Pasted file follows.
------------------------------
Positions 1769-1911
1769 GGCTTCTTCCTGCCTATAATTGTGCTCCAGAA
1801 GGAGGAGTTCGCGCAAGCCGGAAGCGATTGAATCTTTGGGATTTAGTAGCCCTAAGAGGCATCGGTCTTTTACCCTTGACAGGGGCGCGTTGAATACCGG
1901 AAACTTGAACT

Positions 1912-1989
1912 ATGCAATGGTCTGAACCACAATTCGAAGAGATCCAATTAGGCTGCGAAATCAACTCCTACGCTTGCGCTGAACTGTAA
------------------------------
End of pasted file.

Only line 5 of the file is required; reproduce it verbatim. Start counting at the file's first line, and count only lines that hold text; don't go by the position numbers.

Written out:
Positions 1912-1989